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Violation in the name of Protection

The new transgender bill is technically flawed, extremely narrow in scope and degrading of the community’s identity

Published: 07th September 2016 04:00 AM  |   Last Updated: 06th September 2016 11:14 PM   |  A+A-

violation

Principle 1 of the Yogyakarta Principles on Gender Identity and Sexual Orientation, 2006, which the United Nations has endorsed, states that “all human beings are born free and equal in dignity and rights. Human beings of all sexual orientations and gender identities are entitled to the full enjoyment of all human rights.” The transgender community constitutes approximately five per cent of the country’s population. They are bullied, intimidated and ostracised on a daily basis. The Supreme Court of India, in the NALSA case, upheld the transgender persons’ right to self-identification and directed the government to take steps for their welfare and treat them as a third gender for the purposes of safeguarding their fundamental rights.

As an immediate response to the NALSA judgment, Tiruchi Siva introduced the Rights of Transgender Persons Bill, 2014 as a private member’s bill and got it passed in the Rajya Sabha. Thereafter, the government built on it and came up with the Right of Transgender Persons Bill, 2015. The latest Transgender Persons (Protection of Rights) Bill, 2016 does seek to provide for protection of rights of transgender persons and their welfare. But just like the government’s Juvenile Justice Bill, Child Labour Bill and Surrogacy Bill, this too achieves exactly the opposite result of perpetuating discrimination of the group whose rights it intends to protect.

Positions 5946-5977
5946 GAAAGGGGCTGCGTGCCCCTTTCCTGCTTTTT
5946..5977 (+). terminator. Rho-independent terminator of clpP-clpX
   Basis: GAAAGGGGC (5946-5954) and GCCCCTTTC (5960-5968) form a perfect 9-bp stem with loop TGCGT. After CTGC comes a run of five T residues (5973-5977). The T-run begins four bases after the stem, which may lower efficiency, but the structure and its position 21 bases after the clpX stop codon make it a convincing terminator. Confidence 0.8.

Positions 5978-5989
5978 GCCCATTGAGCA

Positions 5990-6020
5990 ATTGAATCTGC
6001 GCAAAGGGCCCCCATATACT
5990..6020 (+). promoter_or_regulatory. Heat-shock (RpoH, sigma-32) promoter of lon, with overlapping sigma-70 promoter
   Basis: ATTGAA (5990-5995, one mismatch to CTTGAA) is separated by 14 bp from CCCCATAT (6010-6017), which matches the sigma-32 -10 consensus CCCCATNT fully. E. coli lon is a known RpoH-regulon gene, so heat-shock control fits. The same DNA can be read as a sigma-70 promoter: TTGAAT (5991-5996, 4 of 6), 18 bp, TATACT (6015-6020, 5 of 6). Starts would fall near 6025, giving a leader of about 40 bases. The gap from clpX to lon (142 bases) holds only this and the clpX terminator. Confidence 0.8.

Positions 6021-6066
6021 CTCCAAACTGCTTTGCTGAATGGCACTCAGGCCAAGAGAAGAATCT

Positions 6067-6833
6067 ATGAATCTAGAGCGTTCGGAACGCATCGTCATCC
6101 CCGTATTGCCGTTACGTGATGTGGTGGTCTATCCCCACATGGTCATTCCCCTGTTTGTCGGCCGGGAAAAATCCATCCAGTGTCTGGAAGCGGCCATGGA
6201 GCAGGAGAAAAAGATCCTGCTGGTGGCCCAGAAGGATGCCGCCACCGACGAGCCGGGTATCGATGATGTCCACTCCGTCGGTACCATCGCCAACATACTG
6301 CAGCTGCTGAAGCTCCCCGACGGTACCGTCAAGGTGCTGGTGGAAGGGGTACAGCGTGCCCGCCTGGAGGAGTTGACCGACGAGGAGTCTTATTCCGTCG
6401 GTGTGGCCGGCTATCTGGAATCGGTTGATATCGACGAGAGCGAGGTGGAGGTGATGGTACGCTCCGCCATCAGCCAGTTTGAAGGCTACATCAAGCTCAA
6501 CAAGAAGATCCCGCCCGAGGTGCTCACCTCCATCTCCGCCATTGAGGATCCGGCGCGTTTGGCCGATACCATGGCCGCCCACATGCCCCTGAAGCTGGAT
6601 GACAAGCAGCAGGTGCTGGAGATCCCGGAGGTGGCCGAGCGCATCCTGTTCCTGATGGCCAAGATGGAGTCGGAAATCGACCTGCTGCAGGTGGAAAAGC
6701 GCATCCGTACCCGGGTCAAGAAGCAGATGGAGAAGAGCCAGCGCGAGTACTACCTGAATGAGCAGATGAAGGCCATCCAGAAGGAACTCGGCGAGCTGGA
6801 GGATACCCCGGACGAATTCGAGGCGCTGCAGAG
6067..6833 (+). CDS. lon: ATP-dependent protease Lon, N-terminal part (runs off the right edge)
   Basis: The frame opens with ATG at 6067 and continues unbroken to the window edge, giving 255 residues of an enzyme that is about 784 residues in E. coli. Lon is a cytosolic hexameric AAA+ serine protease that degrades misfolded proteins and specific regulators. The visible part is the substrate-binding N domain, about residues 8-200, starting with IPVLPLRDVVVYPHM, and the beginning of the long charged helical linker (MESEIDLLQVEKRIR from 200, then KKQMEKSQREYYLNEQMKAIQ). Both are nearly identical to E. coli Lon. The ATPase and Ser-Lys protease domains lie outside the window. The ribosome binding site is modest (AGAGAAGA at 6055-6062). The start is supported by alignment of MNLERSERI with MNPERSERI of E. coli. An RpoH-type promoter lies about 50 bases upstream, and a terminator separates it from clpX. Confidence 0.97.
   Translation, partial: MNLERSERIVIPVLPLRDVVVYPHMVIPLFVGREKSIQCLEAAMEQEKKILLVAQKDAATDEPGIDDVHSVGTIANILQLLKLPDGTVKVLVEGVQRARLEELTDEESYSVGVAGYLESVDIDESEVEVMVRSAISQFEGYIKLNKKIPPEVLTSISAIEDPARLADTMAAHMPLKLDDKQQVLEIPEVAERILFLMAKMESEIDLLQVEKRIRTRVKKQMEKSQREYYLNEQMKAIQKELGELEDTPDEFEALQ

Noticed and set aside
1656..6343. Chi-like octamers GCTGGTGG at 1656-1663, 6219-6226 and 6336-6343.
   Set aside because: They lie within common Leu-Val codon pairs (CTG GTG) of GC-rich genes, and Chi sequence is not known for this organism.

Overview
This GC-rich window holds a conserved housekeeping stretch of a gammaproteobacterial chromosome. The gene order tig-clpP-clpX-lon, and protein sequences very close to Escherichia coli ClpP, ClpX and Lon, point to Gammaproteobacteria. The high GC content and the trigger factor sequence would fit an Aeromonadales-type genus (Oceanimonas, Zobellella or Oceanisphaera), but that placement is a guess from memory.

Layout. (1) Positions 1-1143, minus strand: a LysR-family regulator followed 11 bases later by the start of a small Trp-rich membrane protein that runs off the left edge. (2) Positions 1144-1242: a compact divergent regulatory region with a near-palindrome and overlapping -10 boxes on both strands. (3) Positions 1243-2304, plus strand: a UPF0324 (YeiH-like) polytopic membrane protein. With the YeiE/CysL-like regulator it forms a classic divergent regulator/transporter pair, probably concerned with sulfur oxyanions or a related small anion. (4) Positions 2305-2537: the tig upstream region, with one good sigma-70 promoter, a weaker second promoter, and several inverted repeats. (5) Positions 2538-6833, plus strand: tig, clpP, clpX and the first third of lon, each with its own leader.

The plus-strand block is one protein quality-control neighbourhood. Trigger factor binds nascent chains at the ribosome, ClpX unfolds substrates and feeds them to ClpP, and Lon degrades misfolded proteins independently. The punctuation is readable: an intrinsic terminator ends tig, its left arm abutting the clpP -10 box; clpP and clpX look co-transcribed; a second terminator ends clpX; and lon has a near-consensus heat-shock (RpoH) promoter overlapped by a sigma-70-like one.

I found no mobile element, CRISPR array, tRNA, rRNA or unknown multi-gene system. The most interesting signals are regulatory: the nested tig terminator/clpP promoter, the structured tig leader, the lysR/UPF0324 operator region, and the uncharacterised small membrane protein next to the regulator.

Who is a transgender? The new bill reinforces the stigma attached to transgender individuals by defining the term ‘transgender’ in extremely narrow biological terms. It violates individual dignity by attributing certain characteristics like ‘unwholesome’ or ‘incomplete’ to transgender identity. It restricts the fluid concept of gender to just male, female and transgender and compels individuals to choose from the three rigid categories thereby failing to respect the right of self-identification. More importantly, the bill empowers the district screening committee comprising medical experts and doctors to decide whether a person may be categorised as a transgender. Thus, the definition of the word transgender is technically flawed, extremely narrow in scope and degrading of transgender identity.

Consequently, 90% of the transgender population would be excluded as they fail to meet the fixed biological criteria which also goes against the NALSA decision in which Supreme Court had observed that “gender identity is one of the most fundamental aspects of life which refers to a person’s intrinsic sense of being male, female or transgender or transsexual person…..Gender identity refers to each person’s deeply felt internal and individual experience of gender, which may or may not correspond with the sex assigned at birth, including the personal sense of the body which may involve a freely chosen, modification of bodily appearance or functions by medical, surgical or other means and other expressions of gender, including dress, speech and mannerisms. Gender identity, therefore, refers to an individual’s self-identification as a man, woman, transgender or other identified category.” The NALSA judgment also expressly prohibited subjecting a person to medical examination like intrusive body searches and stripping for the purposes of checking if a person is a transgender.